Menu
Share
Share this story
Close X
 
Switch to Desktop Site

8 (smart) books for the beach

(Read article summary)

(Read caption) Imperium
By Robert Harris
Simon & Schuster
320 pp., $14

About these ads

The Monitor's 2010 summer reading guide goes online on Monday. But until then, here's a list of recent books lively enough to keep the pages turning yet smart enough to keep you thinking. In other words, good reads – but no empty calories.

1. Imperium, by Robert Harris (Simon & Schuster, 320 pp., $14). This “account of Cicero’s dazzling career ... conveys vivid, accurate depictions of Roman political intrigue through the use of historical research.” (CSM review 10/6/06)

2. Little Heathens, by Mildred Armstrong Kalish (Random House, 304 pp., $14). This ­“generous-hearted” memoir about Depression-era life on an Iowa farm “will have you itching [to] put up some tomatoes and try out [Kalish’s] recipe for homemade marshmallows.” (CSM review 8/3/07)

3. Arthur & George, by Julian Barnes (Knopf Doubleday, 494 pp, $16). This novelized account of a true incident in which Sherlock Holmes’s creator, Arthur Conan Doyle, battled to overturn an unjust conviction is “as pleasing a read as they come, and yet it is also the chance to admire the skillful work of a top contemporary novelist.” (CSM review 1/17/06)

4. The Perfect Summer, by Juliet Nicolson (Grove Press, 290 pp., $15). This “sparkling social history about Edwardian society on the brink of World War I” makes “perfect beach reading for Anglophiles.” (CSM review 5/25/07)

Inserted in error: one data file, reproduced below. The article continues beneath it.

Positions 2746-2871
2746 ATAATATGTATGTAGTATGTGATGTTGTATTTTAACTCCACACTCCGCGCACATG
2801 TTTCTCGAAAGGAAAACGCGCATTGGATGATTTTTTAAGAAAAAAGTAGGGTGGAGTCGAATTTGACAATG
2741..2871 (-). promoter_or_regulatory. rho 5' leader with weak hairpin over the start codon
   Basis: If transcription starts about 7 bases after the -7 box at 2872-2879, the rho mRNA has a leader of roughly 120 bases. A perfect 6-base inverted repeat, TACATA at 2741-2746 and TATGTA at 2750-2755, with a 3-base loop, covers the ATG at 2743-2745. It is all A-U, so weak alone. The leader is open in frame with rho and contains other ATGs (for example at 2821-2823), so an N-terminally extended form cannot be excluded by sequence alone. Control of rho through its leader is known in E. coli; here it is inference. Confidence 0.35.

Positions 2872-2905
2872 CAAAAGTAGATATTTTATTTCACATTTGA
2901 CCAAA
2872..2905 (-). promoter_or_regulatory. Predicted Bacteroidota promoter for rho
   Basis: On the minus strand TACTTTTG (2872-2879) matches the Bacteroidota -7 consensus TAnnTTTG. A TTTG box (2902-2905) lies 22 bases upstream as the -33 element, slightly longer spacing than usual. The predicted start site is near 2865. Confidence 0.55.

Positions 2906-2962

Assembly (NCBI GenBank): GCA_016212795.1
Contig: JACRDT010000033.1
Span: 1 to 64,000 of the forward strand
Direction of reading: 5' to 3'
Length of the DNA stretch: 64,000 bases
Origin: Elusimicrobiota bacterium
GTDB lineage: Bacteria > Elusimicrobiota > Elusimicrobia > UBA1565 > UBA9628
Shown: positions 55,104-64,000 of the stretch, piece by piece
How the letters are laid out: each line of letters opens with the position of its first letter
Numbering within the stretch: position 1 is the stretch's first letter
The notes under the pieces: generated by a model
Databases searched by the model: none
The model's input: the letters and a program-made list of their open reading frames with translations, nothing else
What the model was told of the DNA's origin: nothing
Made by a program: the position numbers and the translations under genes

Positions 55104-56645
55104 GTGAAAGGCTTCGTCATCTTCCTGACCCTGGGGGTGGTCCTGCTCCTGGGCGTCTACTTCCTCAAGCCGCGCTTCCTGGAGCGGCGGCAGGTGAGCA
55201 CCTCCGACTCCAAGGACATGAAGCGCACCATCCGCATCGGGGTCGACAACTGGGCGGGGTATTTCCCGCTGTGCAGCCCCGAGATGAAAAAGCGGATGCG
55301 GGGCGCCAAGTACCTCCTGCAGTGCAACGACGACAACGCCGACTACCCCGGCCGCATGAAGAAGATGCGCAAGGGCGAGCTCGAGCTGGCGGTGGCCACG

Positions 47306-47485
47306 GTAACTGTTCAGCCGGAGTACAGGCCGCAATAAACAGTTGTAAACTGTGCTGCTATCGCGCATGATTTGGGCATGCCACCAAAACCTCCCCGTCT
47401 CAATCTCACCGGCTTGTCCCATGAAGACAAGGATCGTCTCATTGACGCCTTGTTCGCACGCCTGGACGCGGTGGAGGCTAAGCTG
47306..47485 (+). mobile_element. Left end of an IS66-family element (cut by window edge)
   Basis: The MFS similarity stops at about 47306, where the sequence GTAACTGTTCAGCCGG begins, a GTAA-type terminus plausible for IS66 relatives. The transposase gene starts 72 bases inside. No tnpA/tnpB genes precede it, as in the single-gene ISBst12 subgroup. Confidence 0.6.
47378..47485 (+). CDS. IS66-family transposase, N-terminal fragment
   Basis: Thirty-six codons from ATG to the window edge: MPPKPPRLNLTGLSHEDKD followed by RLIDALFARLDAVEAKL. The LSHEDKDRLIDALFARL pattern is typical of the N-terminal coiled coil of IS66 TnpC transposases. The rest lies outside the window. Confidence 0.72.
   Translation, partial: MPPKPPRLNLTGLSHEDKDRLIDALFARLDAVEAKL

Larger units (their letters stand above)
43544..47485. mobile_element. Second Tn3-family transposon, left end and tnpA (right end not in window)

5. Provenance, by Laney Salisbury and Aly Sujo (Penguin, 352 pp., $16). This “preposterous but true story of ... perhaps the greatest art fraud of the 20th century” is “impossible to put down.” (CSM review 8/11/09)

6. Let Me Finish, by Roger Angell (Mariner Books, 320 pp., $15). Longtime New Yorker editor Roger Angell gracefully recalls “his childhood, service in World War II, and work at the [New Yorker] – along with his love of sailing, movies, and long car trips.” (CSM review 6/6/06)

7. The Telephone Gambit, by Seth Shulman (W.W. Norton, 256 pp., $14.95). “[T]he strangeness of truth definitely overtakes fiction here as Shulman explains how he unraveled Alexander Graham Bell’s claim to have invented the telephone” – making this book a “detective story” that “upend[s] history.” (CSM review 1/8/08)

8. A Summer of Hummingbirds, by Christopher Benfey (Penguin, 304 pp., $16). “Intellectual and personal plotlines intersect, intertwine, collide, and finish by creating a delicate pattern” in this examination of “the lives of the American intelligentsia” of the 19th century, including Mark Twain, Emily Dickinson, Harriet Beecher Stowe, and Martin Johnson Heade. (CSM review 5/31/08)

About these ads

Marjorie Kehe is the Monitor's book editor.

What will you be reading at the beach this summer? Join the Monitor's book discussion on Facebook and Twitter.


Follow Stories Like This
Get the Monitor stories you care about delivered to your inbox.